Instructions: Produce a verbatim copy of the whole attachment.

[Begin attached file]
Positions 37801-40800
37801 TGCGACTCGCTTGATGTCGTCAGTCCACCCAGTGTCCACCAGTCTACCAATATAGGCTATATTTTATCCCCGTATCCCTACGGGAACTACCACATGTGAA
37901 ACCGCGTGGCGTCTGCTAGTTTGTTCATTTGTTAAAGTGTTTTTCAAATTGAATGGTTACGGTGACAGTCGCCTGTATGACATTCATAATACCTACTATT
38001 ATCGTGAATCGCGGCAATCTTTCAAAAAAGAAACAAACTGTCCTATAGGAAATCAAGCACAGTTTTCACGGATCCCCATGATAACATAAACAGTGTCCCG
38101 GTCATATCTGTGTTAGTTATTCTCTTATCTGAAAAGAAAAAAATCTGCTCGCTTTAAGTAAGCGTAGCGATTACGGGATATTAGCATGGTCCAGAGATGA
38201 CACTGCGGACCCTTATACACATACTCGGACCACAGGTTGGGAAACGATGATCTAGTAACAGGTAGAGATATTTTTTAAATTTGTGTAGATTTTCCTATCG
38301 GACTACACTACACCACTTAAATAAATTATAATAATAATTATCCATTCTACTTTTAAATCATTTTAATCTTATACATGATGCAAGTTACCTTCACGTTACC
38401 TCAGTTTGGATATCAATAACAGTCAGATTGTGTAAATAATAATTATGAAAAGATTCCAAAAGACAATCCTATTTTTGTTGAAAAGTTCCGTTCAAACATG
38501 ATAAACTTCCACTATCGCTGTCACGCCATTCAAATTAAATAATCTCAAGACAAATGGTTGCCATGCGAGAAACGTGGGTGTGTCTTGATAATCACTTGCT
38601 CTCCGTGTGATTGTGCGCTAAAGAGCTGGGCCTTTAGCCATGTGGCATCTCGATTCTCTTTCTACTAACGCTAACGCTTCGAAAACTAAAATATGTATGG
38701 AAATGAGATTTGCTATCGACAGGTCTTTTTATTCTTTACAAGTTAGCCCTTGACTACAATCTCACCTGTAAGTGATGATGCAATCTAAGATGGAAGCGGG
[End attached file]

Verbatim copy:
Positions 37801-40800
37801 TGCGACTCGCTTGATGTCGTCAGTCCACCCAGTGTCCACCAGTCTACCAATATAGGCTATATTTTATCCCCGTATCCCTACGGGAACTACCACATGTGAA
37901 ACCGCGTGGCGTCTGCTAGTTTGTTCATTTGTTAAAGTGTTTTTCAAATTGAATGGTTACGGTGACAGTCGCCTGTATGACATTCATAATACCTACTATT
38001 ATCGTGAATCGCGGCAATCTTTCAAAAAAGAAACAAACTGTCCTATAGGAAATCAAGCACAGTTTTCACGGATCCCCATGATAACATAAACAGTGTCCCG
38101 GTCATATCTGTGTTAGTTATTCTCTTATCTGAAAAGAAAAAAATCTGCTCGCTTTAAGTAAGCGTAGCGATTACGGGATATTAGCATGGTCCAGAGATGA
38201 CACTGCGGACCCTTATACACATACTCGGACCACAGGTTGGGAAACGATGATCTAGTAACAGGTAGAGATATTTTTTAAATTTGTGTAGATTTTCCTATCG
38301 GACTACACTACACCACTTAAATAAATTATAATAATAATTATCCATTCTACTTTTAAATCATTTTAATCTTATACATGATGCAAGTTACCTTCACGTTACC
38401 TCAGTTTGGATATCAATAACAGTCAGATTGTGTAAATAATAATTATGAAAAGATTCCAAAAGACAATCCTATTTTTGTTGAAAAGTTCCGTTCAAACATG
38501 ATAAACTTCCACTATCGCTGTCACGCCATTCAAATTAAATAATCTCAAGACAAATGGTTGCCATGCGAGAAACGTGGGTGTGTCTTGATAATCACTTGCT
38601 CTCCGTGTGATTGTGCGCTAAAGAGCTGGGCCTTTAGCCATGTGGCATCTCGATTCTCTTTCTACTAACGCTAACGCTTCGAAAACTAAAATATGTATGG
38701 AAATGAGATTTGCTATCGACAGGTCTTTTTATTCTTTACAAGTTAGCCCTTGACTACAATCTCACCTGTAAGTGATGATGCAATCTAAGATGGAAGCGGG